News

New leadership at DOE?

Source: Emily Yehle, E&E reporter • Posted: Thursday, November 8th, 2012

Energy policy observers agree that one Cabinet member is almost sure to leave: Energy Secretary Steven Chu. While commended for some advances — such as the agency’s Advanced Research Projects Agency-Energy — Chu has faced criticism on nearly everything in the Energy Department’s portfolio.

Wins and losses in state clean energy, environment battles

Source: Christa Marshall, E&E reporter • Posted: Thursday, November 8th, 2012

Environmentalists scored a victory in the New Hampshire governor’s race last night but lost one of the biggest state energy fights of the year over a renewable ballot proposal in Michigan. Meanwhile, the governor’s race in Washington — which could determine the status of proposed Northwestern coal ports and renewable policies — remained too close to call as of press time.

Vestas cuts more jobs, looks to sell 20% stake

Posted: Thursday, November 8th, 2012

Danish wind turbine manufacturer Vestas Wind Systems A/S said it hopes to auction as much as 20 percent of a stake in the company, and it plans to cut its staff by 3,000 people over two years. Chief Financial Officer Dag Andresen said the company’s leaders hope an investor will help keep the company afloat amid decreasing turbine prices.

Wind group optimistic about tax credit in lame duck

Source: Nick Juliano, E&E reporter • Posted: Thursday, November 8th, 2012

Victories by President Obama and congressional wind energy supporters from both parties have energized an industry fighting to keep a vital tax break from expiring at the end of the year. The American Wind Energy Association is feeling good about its chances of winning an extension of the production tax credit, which will expire Dec. 31 unless Congress acts. Continuing the credit has been AWEA’s top goal this year, and yesterday’s elections have the industry optimistic about its chances.

Status quo results mean recent battles will be revisited and gridlock may reign

Source: Nick Juliano and John McArdle, E&E reporter • Posted: Wednesday, November 7th, 2012

The most expensive election in U.S. history came to a relatively quick end this morning, with President Obama surging to re-election after a campaign that was marked by sharp divisions over how Americans should continue to power their homes and cars while protecting air and water quality. The president won a solid victory, prevailing in most of the hotly contested swing states, including Pennsylvania and Ohio, whose economies have benefited from new discoveries of oil and natural gas, as well as Colorado and Iowa, where support for renewable energy became a key campaign issue. In all, the president took 50 percent of the vote and 303 electoral votes, with only Florida’s 29 electoral votes still up for grabs as of early this morning. Republican Mitt Romney took 48 percent, and was sitting at 206 electoral votes.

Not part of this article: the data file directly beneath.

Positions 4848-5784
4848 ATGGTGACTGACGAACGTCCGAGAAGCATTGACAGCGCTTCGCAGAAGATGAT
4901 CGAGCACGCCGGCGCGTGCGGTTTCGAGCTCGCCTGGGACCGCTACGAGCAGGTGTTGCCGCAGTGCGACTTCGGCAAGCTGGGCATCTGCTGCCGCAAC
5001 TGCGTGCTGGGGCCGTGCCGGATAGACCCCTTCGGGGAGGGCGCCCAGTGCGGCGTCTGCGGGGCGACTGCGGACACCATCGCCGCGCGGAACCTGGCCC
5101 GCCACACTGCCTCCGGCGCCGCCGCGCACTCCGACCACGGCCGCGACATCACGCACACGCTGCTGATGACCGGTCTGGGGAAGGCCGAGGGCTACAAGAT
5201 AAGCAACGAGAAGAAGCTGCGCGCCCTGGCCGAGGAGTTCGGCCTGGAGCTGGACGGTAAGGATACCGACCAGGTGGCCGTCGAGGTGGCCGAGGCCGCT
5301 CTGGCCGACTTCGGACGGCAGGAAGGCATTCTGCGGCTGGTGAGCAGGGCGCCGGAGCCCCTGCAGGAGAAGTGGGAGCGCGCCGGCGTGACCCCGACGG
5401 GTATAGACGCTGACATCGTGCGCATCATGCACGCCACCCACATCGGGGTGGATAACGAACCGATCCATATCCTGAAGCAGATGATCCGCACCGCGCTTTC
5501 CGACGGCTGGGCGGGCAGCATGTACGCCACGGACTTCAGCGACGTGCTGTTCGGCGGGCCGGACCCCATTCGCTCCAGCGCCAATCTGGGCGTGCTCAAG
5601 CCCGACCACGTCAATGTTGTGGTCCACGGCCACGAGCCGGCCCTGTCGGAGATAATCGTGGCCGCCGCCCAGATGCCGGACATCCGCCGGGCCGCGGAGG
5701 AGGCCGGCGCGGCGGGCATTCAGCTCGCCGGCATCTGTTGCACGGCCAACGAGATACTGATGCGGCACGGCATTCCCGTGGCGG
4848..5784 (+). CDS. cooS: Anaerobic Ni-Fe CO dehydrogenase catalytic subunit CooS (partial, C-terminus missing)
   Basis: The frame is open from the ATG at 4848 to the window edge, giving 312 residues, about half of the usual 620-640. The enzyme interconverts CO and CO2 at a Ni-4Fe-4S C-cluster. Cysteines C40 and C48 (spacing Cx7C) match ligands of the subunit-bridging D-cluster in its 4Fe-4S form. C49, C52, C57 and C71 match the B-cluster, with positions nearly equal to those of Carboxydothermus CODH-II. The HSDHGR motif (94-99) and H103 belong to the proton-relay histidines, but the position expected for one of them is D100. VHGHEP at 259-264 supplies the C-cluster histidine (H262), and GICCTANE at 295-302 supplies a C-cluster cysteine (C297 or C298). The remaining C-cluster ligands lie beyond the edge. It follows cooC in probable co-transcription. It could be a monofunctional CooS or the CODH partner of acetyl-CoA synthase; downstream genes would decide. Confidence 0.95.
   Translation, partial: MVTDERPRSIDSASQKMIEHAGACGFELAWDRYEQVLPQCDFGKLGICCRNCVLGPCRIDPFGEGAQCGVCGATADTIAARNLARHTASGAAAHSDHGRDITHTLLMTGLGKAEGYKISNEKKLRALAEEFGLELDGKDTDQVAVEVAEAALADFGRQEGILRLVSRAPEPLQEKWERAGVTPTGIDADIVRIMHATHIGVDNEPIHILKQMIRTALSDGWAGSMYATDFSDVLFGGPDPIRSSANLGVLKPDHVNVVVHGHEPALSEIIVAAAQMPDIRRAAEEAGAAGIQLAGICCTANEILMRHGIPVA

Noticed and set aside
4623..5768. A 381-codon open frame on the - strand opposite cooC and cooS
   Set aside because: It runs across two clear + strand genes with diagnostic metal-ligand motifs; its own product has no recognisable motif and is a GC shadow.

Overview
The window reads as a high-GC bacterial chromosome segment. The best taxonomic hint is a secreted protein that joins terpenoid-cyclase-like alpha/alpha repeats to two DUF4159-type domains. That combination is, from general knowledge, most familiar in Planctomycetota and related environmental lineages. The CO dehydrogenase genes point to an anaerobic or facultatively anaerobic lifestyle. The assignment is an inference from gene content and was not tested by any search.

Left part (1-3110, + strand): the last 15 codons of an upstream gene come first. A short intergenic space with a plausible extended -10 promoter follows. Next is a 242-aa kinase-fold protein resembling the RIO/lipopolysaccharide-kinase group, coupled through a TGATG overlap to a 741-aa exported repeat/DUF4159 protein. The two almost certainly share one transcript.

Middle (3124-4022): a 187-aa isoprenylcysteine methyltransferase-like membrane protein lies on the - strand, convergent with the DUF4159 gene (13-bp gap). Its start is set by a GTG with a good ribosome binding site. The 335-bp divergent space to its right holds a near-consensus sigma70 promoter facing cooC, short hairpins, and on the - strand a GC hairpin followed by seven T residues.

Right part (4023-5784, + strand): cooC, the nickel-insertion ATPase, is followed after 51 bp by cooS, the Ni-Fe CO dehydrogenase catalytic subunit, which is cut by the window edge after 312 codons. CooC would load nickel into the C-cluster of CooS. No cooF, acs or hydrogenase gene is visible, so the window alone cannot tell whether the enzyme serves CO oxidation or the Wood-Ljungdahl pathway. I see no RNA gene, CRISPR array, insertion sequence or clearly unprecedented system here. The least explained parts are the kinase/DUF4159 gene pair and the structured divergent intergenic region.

Is renewable energy contagious? Research shows a ‘peer effect’

Source: Nathanael Massey, E&E reporter • Posted: Tuesday, November 6th, 2012

Outside of policy debates over tax credits and carbon pricing, something much simpler may be holding back the spread of renewable energy: its novelty. For much of the country’s consumer base, new energy technologies like photovoltaic arrays and smart meters represent an untried frontier. Without knowledge of the benefits these technologies can bring, consumers are hesitant to embrace them.

Conservative group gunning for state renewable mandates

Source: Nick Juliano, E&E reporter • Posted: Tuesday, November 6th, 2012

A coalition of businesses and conservative state legislators is aiming to eliminate state-level renewable energy standards. The American Legislative Exchange Council last month approved a model bill that would end requirements that utilities generate a set amount of electricity from renewable sources, such as wind and solar. ALEC connects businesses and state lawmakers to push free-market legislation, and state lawmakers who are members of ALEC often introduce the model bills in their home legislatures.

News Summary: Jobs dwindle during green debate

Source: By Associated Press, Published: November 5 • Posted: Tuesday, November 6th, 2012

HEADWINDS: The wind energy boom President Barack Obama touted as key to his energy strategy has hit a wall in an election-year dispute over taxpayer support for renewable energy.

Interior advances Mass. leasing proposal

Source: Phil Taylor, E&E reporter • Posted: Monday, November 5th, 2012

The Obama administration today advanced a proposal to lease more than 1,100 square miles of federal waters off the coast of Massachusetts for offshore wind development. The Interior Department’s draft environmental assessment proposes developing a wind energy area about 14 miles south of Martha’s Vineyard, excluding high-value fishing grounds and important sea duck habitat areas.

Senate energy leaders aiming for bipartisanship, whoever ends up on top

Source: Nick Juliano, E&E reporter • Posted: Monday, November 5th, 2012

We won’t know until later this week who will hold the Senate energy gavel in the next Congress, but the two veteran lawmakers in line for the slot are pledging to preserve the panel’s bipartisan reputation, regardless of which party claims a majority in the upper chamber. Sen. Lisa Murkowski (R-Alaska) and Ron Wyden (D-Ore.) expect to be the chair and ranking member of the Energy and Natural Resources Committee next year, although who claims what spot will be decided by voters in a handful of states likely to determine which party controls the Senate. Republicans need to flip three Democratic seats to gain the majority if former Massachusetts Gov. Mitt Romney (R) wins tomorrow, or four if President Obama is re-elected.